One aspect of the play that has drawn criticism is its lack of black solidarity, with the inclusion of such unhelpful characters as Willy Harris and Miss Johnson. While Willy runs off with Walter’s money, Miss Johnson’s appearance as a gossipy, unhelpful neighbor suggests the inability of many blacks to assist each other. Miss Johnson is motivated by jealousy, not wanting the Youngers to rise above her, and Beneatha is right to compare her to the Ku Klux Klan: both are destructive to black development in America.

Although the Youngers get their house, it would be a mistake to see this as a happy ending. Hansberry purposefully leaves us uncertain as to what will happen next. What indignities might the Youngers be forced to suffer in Clybourne Park, where it is clear they are not welcome? What will Beneatha decide to do with her life, and will gender restrict her choices? What these stage characters have achieved so far is only a fragment of what they will need to ensure true equality in society for both African Americans and women.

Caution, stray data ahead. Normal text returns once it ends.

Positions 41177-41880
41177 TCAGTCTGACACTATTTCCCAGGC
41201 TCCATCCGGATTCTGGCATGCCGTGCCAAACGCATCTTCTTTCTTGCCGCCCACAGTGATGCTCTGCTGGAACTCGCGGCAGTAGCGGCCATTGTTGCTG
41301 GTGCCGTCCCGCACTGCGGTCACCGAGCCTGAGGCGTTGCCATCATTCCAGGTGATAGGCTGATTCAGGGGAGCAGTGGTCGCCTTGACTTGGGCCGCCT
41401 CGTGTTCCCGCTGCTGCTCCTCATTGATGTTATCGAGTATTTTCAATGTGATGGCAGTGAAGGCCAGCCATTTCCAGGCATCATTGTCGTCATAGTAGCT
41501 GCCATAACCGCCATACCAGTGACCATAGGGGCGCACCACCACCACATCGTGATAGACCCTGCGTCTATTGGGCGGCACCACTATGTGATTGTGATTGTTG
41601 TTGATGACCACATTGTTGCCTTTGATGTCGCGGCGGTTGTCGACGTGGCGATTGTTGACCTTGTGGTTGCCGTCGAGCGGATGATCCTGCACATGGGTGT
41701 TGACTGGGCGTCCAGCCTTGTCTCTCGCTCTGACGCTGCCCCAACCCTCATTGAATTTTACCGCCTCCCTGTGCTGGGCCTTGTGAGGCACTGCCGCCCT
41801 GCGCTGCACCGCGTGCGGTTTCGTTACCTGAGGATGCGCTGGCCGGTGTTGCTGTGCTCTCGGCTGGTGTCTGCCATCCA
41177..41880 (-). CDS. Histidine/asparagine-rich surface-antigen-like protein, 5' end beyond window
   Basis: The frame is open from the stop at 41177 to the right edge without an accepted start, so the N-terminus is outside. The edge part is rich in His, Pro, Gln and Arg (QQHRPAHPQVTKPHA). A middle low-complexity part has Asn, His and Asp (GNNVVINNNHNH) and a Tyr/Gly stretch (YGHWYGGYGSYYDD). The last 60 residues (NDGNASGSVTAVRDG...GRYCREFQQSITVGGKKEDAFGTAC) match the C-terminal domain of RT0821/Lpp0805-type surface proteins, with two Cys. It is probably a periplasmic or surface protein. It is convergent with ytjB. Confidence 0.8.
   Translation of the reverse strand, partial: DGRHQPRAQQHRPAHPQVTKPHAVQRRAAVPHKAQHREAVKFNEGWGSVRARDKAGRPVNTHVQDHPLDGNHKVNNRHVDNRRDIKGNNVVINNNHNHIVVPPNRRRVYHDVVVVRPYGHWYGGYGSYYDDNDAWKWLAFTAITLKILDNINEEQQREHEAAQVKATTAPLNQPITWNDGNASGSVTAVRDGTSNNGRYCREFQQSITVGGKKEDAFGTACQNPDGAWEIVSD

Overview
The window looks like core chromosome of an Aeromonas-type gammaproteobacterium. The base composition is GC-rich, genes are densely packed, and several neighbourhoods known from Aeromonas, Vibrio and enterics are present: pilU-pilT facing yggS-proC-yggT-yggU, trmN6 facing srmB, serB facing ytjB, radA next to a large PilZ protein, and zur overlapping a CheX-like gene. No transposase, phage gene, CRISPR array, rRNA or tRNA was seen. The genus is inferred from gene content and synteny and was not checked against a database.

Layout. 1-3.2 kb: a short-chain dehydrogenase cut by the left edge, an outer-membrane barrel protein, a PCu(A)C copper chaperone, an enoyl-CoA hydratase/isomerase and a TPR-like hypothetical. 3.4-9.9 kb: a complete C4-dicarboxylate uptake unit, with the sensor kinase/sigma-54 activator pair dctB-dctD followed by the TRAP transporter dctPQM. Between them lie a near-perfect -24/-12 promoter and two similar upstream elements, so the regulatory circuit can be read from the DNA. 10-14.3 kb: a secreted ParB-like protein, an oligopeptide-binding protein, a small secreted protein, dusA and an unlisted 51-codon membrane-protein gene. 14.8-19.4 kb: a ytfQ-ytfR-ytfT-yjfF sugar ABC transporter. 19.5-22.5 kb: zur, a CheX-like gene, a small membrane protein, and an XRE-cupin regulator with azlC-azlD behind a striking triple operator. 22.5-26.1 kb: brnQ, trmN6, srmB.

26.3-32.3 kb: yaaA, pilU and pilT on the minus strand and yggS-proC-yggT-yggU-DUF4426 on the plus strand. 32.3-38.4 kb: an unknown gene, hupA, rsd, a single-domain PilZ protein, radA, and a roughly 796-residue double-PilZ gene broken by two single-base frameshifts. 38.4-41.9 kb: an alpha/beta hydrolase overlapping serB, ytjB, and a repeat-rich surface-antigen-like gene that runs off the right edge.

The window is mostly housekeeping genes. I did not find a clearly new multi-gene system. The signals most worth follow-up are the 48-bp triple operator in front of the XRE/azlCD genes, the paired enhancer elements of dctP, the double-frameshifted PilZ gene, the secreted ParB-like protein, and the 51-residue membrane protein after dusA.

Fences introduces us to the masculine world of the Maxsons. Troy, the father, makes mistakes but takes responsibility for his actions in a way Wilson asks the entire African American community to consider. His wife, Rose, mostly supports him, though she has trouble accepting his infidelity, although it is a weakness for which he pays. Troy tries to teach his sons Lyons and Cory what he has learned to help them survive in a world antagonistic to African American advancement. They expect success too easily and initially reject his message of hard work, but by the play’s end develop new respect for their father.